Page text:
Story of Frankenstein's monster still popular 200 years later
"It was on a dreary night of November that I beheld the accomplishment of my toils . . . the rain pattered dismally against the panes, and my candle was nearly burnt out, when, by the glimmer of the half-extinguished light, I saw the dull yellow eye of the creature open."
— Victor Frankenstein
Building A Monster From Human Body Parts
On a similar summer night in 1816, 18-year-old Mary Shelley lay in bed. It was a gloomy season darkened by the ash of a distant volcano. She closed her eyes, and thought up a tale of a madman who builds a monster from human body parts.
"My imagination, unbidden, possessed and guided me," she recalled later.
Her tale would become "Frankenstein," the Gothic horror story of man's messy attempt at creating life. And this summer marks the 200th anniversary of the night the young English intellectual came up with the idea while on vacation with her lover in Switzerland.
"Frankenstein" Never Out Of Print
"It's always been enormously popular," said Bernard Welt. Welt is a former professor of arts and humanities at George Washington University's Corcoran School of the Arts and Design. He has taught courses on Frankenstein.
"It's one of the two or three most-ordered texts at American colleges and universities," and has never been out of print, he said.
"A Wet, Ungenial Summer"
Shelley wrote later that it was "a wet, ungenial summer." She said that constant rain often kept them in the house for days.
A year earlier, in April 1815, Mount Tambora, a volcano on the island of Sumbawa in Indonesia, erupted in a massive explosion. The volcano blasted ash into the atmosphere and resulted in a "volcanic winter."
Partly as a result, 1816 became the "Year Without a Summer." There were unusually cold temperatures in North America. Cold and rain spread in a Europe recovering from the Napoleonic Wars.
Crops failed, and there was frost in the summer and people starving. "There's a lot of evidence that there were messianic cults and prophesies, and people thinking it was the end of the world," Welt said.
Ghost Story Competition
During the dismal weather, Shelley and her future husband, the Romantic poet Percy Bysshe Shelley, passed the time with poet George Gordon Byron and Byron's physician, John William Polidori. They competed to see who could make up the best ghost stories.
"I busied myself to think of a story," she wrote years later. "One which would speak to the mysterious fears of our nature, and awaken thrilling horror — one to make the reader dread to look around."
Then one night in bed, after a discussion with her friends about the nature of life and the possibility of reanimating the dead, a story came to her.
It was a disturbing thought, but the next morning she told her friends she had her story, and wrote a quick draft.
"A Kind Of Genius"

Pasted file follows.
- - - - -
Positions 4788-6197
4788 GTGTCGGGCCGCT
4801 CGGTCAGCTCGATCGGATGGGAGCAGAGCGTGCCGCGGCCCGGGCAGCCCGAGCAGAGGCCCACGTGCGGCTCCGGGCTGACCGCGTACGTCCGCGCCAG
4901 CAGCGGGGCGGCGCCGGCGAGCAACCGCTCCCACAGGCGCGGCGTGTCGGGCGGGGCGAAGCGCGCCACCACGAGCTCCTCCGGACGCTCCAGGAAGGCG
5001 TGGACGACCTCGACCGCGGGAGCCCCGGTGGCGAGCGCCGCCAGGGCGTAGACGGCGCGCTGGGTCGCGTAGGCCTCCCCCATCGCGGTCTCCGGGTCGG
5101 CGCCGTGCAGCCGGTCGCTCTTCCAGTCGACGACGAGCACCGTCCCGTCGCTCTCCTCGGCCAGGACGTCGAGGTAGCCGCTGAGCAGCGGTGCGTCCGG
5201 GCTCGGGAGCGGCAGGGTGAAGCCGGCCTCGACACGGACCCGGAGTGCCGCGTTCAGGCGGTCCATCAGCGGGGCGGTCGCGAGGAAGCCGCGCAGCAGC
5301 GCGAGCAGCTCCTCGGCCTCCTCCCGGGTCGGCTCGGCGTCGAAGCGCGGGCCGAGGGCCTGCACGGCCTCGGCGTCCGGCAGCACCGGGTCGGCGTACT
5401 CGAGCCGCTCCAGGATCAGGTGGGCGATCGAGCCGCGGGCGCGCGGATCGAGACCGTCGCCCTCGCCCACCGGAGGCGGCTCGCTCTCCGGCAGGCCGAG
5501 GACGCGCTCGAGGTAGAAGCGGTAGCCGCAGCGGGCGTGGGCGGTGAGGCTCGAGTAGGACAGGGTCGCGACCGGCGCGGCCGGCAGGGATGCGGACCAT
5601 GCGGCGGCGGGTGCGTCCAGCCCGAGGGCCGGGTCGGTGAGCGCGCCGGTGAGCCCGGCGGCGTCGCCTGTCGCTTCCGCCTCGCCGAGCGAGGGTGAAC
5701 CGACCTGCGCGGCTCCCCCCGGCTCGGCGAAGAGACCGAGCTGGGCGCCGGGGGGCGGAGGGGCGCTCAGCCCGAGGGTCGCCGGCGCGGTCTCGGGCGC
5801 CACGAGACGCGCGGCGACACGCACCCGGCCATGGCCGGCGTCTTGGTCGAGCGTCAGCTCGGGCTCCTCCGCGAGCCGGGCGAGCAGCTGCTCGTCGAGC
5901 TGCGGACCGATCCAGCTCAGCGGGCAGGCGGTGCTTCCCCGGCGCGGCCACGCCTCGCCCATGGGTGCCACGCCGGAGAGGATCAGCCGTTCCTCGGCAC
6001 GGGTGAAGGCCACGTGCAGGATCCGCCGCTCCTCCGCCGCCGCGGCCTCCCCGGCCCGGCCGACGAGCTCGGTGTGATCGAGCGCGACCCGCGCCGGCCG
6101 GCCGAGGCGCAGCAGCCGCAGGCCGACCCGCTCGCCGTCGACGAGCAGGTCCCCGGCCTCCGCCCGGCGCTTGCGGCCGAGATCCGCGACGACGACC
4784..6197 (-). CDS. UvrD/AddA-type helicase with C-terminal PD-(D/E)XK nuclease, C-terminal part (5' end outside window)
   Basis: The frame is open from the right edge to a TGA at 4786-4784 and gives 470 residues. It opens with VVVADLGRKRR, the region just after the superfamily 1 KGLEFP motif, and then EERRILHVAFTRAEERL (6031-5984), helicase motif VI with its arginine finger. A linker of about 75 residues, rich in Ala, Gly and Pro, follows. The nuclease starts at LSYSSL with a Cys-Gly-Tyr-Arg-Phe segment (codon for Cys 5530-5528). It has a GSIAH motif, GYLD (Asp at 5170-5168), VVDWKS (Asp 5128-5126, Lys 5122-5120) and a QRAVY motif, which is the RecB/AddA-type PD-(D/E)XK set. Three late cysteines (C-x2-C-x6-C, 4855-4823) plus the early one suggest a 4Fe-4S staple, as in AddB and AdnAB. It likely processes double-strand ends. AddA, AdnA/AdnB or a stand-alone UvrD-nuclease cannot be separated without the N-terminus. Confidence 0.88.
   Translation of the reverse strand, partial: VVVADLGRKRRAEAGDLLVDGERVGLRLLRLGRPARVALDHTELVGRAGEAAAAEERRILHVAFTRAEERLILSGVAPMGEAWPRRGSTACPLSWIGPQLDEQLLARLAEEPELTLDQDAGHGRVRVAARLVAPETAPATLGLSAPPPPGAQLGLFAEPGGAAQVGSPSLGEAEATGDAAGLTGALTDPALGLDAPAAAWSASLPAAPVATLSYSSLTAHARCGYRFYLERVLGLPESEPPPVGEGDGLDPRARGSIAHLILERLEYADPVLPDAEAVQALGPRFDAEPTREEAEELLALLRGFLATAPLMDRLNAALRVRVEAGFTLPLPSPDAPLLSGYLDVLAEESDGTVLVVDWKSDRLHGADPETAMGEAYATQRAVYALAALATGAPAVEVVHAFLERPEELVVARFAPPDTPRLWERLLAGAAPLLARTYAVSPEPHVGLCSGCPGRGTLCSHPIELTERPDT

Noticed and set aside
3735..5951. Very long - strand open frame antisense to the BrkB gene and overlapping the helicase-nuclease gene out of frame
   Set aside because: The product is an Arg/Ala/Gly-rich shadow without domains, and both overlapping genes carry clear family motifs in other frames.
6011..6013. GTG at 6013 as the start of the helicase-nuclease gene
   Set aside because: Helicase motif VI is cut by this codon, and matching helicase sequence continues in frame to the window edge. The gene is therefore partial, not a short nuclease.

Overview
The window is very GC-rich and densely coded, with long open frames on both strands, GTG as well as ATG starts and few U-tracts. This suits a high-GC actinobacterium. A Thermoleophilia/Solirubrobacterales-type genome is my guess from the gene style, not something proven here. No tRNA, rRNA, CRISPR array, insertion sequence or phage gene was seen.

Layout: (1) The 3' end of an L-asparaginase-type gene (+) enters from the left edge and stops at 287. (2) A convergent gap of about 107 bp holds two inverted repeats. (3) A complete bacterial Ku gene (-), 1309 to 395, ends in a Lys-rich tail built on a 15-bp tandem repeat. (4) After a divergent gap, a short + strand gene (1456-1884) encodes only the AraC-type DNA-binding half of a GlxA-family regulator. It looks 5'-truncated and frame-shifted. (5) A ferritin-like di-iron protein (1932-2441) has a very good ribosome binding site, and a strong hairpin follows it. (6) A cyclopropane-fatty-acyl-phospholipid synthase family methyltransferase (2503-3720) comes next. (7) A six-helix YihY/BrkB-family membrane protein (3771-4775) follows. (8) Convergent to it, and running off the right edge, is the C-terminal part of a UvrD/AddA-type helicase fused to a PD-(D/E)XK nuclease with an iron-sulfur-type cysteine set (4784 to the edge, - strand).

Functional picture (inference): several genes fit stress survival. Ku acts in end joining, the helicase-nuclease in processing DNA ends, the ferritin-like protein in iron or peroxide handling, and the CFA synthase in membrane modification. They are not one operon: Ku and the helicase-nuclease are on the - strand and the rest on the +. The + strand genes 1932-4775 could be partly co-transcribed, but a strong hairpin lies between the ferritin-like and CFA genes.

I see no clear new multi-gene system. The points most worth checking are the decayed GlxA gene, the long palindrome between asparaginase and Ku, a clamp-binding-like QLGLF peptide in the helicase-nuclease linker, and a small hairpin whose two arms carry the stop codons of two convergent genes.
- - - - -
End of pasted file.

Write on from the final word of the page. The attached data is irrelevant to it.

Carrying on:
"Mary Shelley has a kind of genius," Welt said. "She actually takes on the burning, philosophical questions of her time . . ."
"She and her circle were very, very interested in everything going on in science at the time," he said. "She talks about the experiments in electricity and the notion that it could animate lifeless matter."
Mary Shelley wondered, "Perhaps a corpse could be re-animated . . ." Perhaps the separate parts of a creature can be gathered, brought together and made alive again.
Shelley referred to "galvanism." This idea, which was named for the Italian biologist Luigi Galvani, is that an electric current might bring dead tissue back to life.
Galvanism Demonstration Applies Electric Current To Dead Body
A famous demonstration had occurred in 1803 when a current was applied to the body of a hanged criminal.
According to a prison bulletin, when the current was first applied, the jaws of the dead criminal moved. Muscles in his face twisted and one of his eyes opened. His right hand clenched, and his legs moved.
"Bystanders thought that the wretched man was on the eve of being restored to life," the account continued.
Inspired, Mary Shelley would have her main character, Victor Frankenstein, say:
"Who shall conceive the horrors of my secret toil, as I dabbled among the unhallowed damps of the grave?"
Frankenstein gets his "materials" or body parts for the creature from "the dissecting room and the slaughter-house."
The novel was published in 1818, and Shelley's idea has endured for two centuries as one of Western literature's great horror tales.
It also gave birth to films such as "Son of Frankenstein," "Bride of Frankenstein," "House," "Curse," "Evil," "Ghost" and "Revenge of Frankenstein."
Shelley Liked The "Hideous" Monster She Created
In the introduction to an 1831 edition of the book, Shelley wrote that she liked the "hideous" monster she created.
"It was the offspring of happy days, when death and grief were but words, which found no true echo in my heart," she wrote.
Nine years earlier, in 1822, her husband had drowned when a boat he was in sank in a storm in Italy's Gulf of La Spezia. He was 29 years old. She was 24.
The pages of "Frankenstein," she wrote, reminded her "of many a walk, many a drive and many a conversation when I was not alone."